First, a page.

And so the court debated, for some time, whether the intent of the statute was to incorporate the prescriber’s exception as an element of the offense or an affirmative defense to the crime. If its an element, the the intent component must apply to the exception if its not then the intent component only applies to the distribution. Justice Alito seemed to think that the intent element is only related to the distribution and Gorsuch seemed to think that its related to the prescriber’s exception. The other justices didn’t offer much of a position but it seems that Breyer and Alito favor applying it to the distribution because failure to do so creates a statute with two separate intent requirements - one for prescribers and a separate for the general public. Breyer and Alito likely believe that such a reading frustrates the intent of congress in creating the statute.

ONE GLARING OMISSION

But in all of the heated debate surrounding the statutory text of the Controlled Substances Act, the Court and the parties missed the most important issue in the case, and all physician prosecutions. Both the Government and Petitioners conceded in their briefs that the standard applied in such cases is an objective standard of practice- which is incorrect. Both United States v. Moore and Gonzalez v. Oregon clearly state that the Federal Government lacks authority to regulate the practice of medicine. The Government only has authority to punish physicians who act so flagrantly that their conduct can be seen as “drug pushing”. And so, the Government’s proof that a physician’s conduct departed from some sort of “objective standard of care” amounts to mere malpractice and something for State Boards to consider - an issue hinted at in Justice Thomas’s final question. Petitioners should have taken the position that the standard of care is relevant in physician prosecutions only to show the jury the reasonableness of the physician’s conduct but in order for the government to fully satisfy the elements of 841(a) they must prove that a physician’s conduct departed so far from the practice of medicine that they ceased practicing medicine at all.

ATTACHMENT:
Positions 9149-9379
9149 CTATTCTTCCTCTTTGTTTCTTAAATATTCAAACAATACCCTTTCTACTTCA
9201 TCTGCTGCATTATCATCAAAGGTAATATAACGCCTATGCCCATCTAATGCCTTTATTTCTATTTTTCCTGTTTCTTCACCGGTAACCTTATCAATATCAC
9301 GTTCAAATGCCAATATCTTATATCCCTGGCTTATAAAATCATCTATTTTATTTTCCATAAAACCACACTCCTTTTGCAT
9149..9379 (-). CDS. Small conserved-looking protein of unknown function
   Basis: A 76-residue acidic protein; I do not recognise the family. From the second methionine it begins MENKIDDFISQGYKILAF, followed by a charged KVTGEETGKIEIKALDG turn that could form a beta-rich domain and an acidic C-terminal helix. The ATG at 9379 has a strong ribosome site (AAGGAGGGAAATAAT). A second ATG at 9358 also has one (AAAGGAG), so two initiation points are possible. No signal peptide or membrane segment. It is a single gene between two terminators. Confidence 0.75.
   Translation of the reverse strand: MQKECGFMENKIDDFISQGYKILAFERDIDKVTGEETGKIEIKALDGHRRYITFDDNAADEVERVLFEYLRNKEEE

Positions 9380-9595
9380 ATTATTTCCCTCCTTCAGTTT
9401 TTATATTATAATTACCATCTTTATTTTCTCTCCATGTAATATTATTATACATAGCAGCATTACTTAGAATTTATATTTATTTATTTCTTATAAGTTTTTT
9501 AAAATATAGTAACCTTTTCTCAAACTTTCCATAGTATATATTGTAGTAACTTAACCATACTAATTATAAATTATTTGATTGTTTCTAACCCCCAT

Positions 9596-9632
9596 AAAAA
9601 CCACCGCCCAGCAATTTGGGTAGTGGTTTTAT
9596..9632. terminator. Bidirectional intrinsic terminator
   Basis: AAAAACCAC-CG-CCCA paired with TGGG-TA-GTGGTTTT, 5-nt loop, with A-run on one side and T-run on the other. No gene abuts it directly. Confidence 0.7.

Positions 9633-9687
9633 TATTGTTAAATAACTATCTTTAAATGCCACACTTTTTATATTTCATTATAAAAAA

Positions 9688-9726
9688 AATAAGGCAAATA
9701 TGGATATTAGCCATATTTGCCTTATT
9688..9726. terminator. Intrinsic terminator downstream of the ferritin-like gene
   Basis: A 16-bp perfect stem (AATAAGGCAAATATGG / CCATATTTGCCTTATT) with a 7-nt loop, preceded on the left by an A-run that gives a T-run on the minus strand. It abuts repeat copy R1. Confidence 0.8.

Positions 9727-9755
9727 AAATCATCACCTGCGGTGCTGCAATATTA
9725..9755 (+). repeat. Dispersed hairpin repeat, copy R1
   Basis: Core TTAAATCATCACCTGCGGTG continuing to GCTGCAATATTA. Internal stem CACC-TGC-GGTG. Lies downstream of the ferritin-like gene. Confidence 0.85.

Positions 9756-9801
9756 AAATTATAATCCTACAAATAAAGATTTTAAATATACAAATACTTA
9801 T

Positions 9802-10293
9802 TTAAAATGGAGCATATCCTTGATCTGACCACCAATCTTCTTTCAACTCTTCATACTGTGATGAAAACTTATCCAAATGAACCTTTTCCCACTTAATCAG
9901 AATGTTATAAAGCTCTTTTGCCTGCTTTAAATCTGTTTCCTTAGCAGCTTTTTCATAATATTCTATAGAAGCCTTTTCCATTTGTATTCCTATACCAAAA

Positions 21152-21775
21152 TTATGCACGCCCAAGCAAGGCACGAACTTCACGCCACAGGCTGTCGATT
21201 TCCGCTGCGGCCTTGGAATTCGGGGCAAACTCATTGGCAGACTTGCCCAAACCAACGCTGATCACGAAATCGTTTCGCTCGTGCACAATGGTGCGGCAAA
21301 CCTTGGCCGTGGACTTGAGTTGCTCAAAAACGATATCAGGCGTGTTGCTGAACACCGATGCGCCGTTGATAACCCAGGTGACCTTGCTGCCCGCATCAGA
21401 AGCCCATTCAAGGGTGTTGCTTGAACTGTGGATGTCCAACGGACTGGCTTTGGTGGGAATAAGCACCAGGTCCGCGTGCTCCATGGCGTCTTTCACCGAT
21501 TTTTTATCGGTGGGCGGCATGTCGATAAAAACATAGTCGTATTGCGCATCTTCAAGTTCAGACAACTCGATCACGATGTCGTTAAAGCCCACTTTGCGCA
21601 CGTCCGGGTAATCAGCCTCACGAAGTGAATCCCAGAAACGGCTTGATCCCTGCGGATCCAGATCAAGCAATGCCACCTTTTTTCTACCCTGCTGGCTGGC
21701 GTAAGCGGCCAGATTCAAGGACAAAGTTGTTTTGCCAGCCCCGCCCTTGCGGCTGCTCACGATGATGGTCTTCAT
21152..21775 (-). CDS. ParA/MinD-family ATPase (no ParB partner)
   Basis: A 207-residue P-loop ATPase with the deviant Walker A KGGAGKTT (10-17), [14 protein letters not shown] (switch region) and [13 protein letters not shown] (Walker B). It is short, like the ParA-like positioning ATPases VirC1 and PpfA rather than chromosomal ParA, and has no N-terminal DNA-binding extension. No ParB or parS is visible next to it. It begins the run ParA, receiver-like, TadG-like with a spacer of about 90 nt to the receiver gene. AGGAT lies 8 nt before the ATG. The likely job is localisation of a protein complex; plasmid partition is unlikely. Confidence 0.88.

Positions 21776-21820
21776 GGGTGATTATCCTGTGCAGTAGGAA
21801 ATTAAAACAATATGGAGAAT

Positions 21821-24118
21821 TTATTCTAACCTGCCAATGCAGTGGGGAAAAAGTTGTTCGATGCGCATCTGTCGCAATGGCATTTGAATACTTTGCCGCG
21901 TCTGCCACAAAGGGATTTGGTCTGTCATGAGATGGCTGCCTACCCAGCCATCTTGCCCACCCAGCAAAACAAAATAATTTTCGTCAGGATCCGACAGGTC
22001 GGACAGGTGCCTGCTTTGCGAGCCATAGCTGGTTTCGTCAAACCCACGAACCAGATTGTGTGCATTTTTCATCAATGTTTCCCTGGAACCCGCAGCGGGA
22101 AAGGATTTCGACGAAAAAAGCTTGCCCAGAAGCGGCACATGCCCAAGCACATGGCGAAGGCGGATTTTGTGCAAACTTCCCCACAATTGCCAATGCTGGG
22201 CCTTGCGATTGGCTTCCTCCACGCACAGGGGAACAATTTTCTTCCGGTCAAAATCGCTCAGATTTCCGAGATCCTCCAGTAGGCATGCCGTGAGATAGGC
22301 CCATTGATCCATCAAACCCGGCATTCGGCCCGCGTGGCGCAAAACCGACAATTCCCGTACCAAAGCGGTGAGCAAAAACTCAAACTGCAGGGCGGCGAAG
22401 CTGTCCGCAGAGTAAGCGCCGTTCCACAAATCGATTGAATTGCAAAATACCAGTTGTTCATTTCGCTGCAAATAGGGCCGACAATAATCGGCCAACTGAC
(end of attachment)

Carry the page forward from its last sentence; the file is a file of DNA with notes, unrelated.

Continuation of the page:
For more on that point read my article “7 Dirty Words”.

Instead of arguing this federalist argument, the parties were landlocked by the fact that the court granted Cert on the “good faith” issue which necessarily requires an argument regarding the intent elements instead of elevating above this crucial digression and discussing the authority of the Controlled Substance Act to regulate the practice of medicine generally.